Cheerleading originated on Ivy League campuses with male cheerleaders who performed during football games in the late 1880s. Today, 3.8 million people participate in cheerleading in the United States, and 97 percent of them are female. The impact of gender, race, ethnicity, social class, and sexual orientation can be seen in the way cheerleading operates in elementary and secondary schools, in higher education, and in society at large.
Throughout its first fifty years, cheerleading was an exclusively male activity and represented normative masculinity. Being a cheerleader or yell leader was understood as a noble endeavor that helped prepare young White men for their rightful place as leaders in the emerging industrial order. Women began entering collegiate cheerleading in small numbers in the 1920s, but as late as the 1930s, cheerleading was still considered a male activity and was associated with athleticism and leadership. Most high school and collegiate squads were resistant to young women entering this masculine sphere, and it was feared that female cheerleaders would become loud and unladylike. When men left college campuses to fight in World War II, females stepped into the vacant spots on the squads, and by the 1950s, cheerleading had become a feminized activity. With her physical attractiveness, peer popularity, and wholesomeness, the cheerleader typified ideal American girlhood.
Cheerleading, as the symbol of ideal girlhood, became a contested activity with the implementation of school desegregation. The selection of cheerleaders in desegregated schools resulted in riots, walkouts, and one death in Burlington, North Carolina. In addition to racial politics, the women’s rights movement, passage of Title IX, and the introduction of the professional Dallas Cowboys Cheerleaders in 1972 all challenged the idea that cheerleaders still represented ideal femininity. Cheerleaders became characterized as young women who conformed to oppressive notions of femininity. By the mid-1970s, the National Cheerleaders Association and the newly formed Universal Cheerleaders Association helped revitalize cheerleading by introducing a more athletic form that included gymnastics tumbling. National competitions were introduced in the early 1980s with their eventual international television broadcast.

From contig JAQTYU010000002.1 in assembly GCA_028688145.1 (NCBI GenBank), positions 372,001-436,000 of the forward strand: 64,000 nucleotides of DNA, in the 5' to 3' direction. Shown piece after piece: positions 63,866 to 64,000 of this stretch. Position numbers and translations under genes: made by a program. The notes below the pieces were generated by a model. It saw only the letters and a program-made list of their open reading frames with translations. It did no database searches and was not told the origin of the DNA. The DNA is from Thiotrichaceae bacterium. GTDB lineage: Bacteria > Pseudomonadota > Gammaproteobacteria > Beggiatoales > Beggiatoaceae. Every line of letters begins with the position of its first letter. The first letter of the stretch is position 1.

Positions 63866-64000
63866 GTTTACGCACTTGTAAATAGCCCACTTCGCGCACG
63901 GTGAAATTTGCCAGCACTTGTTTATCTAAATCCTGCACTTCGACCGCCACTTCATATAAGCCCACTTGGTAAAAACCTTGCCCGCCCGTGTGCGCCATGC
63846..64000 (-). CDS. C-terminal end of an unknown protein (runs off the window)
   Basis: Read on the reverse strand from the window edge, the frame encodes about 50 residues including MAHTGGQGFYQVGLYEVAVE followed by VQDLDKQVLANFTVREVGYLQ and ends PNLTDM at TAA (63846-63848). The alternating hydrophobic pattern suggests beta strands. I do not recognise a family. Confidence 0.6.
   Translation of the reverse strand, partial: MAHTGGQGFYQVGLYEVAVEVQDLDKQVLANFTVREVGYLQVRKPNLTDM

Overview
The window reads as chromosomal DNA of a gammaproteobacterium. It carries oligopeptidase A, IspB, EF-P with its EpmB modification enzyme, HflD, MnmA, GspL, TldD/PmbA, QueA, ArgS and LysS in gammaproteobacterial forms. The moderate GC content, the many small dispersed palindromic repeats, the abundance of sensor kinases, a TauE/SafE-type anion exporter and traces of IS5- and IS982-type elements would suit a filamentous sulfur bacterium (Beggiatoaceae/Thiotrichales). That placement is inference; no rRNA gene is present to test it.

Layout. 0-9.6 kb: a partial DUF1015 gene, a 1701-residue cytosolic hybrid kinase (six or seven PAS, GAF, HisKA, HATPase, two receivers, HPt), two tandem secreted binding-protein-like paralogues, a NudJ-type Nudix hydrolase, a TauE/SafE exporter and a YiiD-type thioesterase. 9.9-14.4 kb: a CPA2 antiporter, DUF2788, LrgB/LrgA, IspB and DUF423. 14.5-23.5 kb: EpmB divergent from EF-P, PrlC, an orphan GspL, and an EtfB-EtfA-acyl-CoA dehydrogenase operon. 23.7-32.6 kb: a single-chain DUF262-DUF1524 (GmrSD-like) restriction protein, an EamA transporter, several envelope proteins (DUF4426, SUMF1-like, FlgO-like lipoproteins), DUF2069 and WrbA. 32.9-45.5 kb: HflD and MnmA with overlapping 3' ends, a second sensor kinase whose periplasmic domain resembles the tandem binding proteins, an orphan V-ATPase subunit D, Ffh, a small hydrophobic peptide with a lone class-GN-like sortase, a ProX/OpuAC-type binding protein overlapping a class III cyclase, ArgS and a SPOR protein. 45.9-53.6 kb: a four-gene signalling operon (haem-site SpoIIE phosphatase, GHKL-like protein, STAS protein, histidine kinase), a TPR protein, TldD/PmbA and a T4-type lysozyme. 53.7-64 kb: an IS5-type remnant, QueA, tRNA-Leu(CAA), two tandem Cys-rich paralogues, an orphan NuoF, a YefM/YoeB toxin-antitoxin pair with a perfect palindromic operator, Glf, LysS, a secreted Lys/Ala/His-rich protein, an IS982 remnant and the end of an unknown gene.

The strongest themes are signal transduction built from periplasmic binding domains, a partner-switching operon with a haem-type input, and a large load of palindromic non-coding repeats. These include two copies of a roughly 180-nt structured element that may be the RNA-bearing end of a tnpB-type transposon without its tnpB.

By the 1990s, an entirely new form of cheerleading was introduced—competitive or All-Star cheerleading whose squads were affiliated with private gyms and not public schools. They exist solely to compete against other private squads. This is the fastest growing segment of cheerleading in the United States, and males have returned to the activity in order to compete.
Cheerleading remains popular with girls because it allows them to acquire many of the traits once associated with masculinity (e.g., athleticism, self-discipline, assertiveness, and risk taking) while still participating in an activity firmly entrenched in heterosexualized femininity. In recent years, cheerleading has been adapted as a political vehicle by radical cheerleaders, gay and lesbian groups, and senior citizens. Outside of the United States, cheerleading can be found around the world, although it has been modified frequently to reflect the culture that has adopted it.
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- Fine, G., & Johnson, B. (1992). The promiscuous cheerleader: an adolescent male belief legend. In G. Fine (Ed.), Manufacturing tales: Sex and money in contemporary legends. Knoxville: University of Tennessee Press.
- Grundy, P. (2001). Learning to win: Sports, education, and social change in twentieth-century North Carolina. Chapel Hill: University of North Carolina Press.
- Merten, D. (1996). Burnout as cheerleader: The cultural basis for prestige and privilege in junior high school. Anthropology and Education, 27, 51–70.
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